Are you the type that packs the sunscreen away as soon as summertime is over? If so, then you need to use fabrics that have a proven SPF rating for outer layer wear all year round. As long as there is sunlight available, UV rays can reach your skin and cause damage. Even if it is a cloudy day or a very cold one, it is important to wear UV proof clothing.

Contrary to popular belief, fabric garments will not automatically block out all UV. To perform a quick test, hold the fabric up to the light. If you can see any light at all shining through, then the garment will allow UV to reach your skin.

Since you will be buying lighter weight garments to create layers, this test is extremely important all year round. To be on the safe side, choose at least one outer layer garment from a reputable company that gives an SPF rating on the label.

As with choosing garments that can be adjusted for keeping insects away, choosing garments that protect your skin from UV can help in a major social collapse scenario. Why worry about buying sunscreen when you can use these garments to do the same job. You can increase the lifespan of your sunscreen stockpile until you figure out a way to make your own using natural materials.

If you visit any department store or mall, you will find all kinds of expensive “outdoor” gear, and find yourself wondering what to buy. Try starting off with lighter weight garments that can be worn in layers, and then focus on color, visibility, waterproofing, UV protection, and insect management.

Asking ten simple questions about each garment, and thinking about how you will use it, will also help you evaluate garments in other places.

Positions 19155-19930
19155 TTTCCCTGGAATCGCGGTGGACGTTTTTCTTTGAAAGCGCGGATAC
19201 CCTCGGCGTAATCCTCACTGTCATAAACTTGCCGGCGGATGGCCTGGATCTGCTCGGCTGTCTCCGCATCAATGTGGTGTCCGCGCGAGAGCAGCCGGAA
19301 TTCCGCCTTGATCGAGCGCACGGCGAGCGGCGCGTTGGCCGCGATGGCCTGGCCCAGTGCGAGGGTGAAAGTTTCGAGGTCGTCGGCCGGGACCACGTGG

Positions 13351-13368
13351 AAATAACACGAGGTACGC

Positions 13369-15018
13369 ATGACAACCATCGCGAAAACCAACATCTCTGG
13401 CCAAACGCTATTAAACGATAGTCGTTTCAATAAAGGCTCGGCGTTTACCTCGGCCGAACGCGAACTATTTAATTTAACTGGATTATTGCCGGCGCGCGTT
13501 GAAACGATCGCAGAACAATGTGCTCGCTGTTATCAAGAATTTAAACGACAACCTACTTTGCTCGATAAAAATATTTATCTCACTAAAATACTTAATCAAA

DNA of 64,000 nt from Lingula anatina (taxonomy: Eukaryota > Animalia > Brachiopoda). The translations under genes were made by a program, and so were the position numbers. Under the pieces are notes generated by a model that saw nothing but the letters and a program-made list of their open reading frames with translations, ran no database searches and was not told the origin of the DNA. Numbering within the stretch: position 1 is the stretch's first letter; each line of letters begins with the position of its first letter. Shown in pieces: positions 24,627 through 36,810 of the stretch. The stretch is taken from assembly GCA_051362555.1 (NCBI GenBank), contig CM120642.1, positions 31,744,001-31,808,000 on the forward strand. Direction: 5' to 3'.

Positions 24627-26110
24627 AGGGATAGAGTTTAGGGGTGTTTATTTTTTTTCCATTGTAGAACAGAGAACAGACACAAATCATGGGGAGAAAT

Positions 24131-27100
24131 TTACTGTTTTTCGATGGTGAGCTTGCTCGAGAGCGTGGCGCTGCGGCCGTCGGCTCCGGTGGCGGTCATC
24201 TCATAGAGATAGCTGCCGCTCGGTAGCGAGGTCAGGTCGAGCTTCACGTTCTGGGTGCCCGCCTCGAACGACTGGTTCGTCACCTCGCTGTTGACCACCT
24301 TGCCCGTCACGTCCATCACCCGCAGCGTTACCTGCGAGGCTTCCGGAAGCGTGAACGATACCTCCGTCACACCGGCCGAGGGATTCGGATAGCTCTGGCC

No matter whether you visit a second hand store, flea market, or decide to sew the garments, you will have confidence in evaluating the garment and fabric within the context of your needs as opposed to always relying on name brands and testimonials.

This article has been written by Carmela Tyrell for Survivopedia.

Written by

Carmela Tyrrell is committed to off gridding for survival and every day life. She is currently working on combining vertical container gardening with hydroponics. Tyrrell is also exploring ways to integrate magnetic and solar power generation methods. On any given day, her husband and six cats give thanks that she has not yet blown up the house. You can send Carmela a message at editor [at] survivopedia.com.

Latest comment
  • W O W, Carmela T., this Article is a Jewel – I Am Serious. You Covered the Essentials Very Well ! Concerning “Nylon” – I don’t use it at all – Heavy (16 Oz.+) Sailcloth (aka Cotton Duck, aka Heavy Denim) will hold up and remain Very Tough and Durable, if given a Sealant and kept fairly clean. Other than that, I Agree with You 100%. Great Work – Take Care. Bill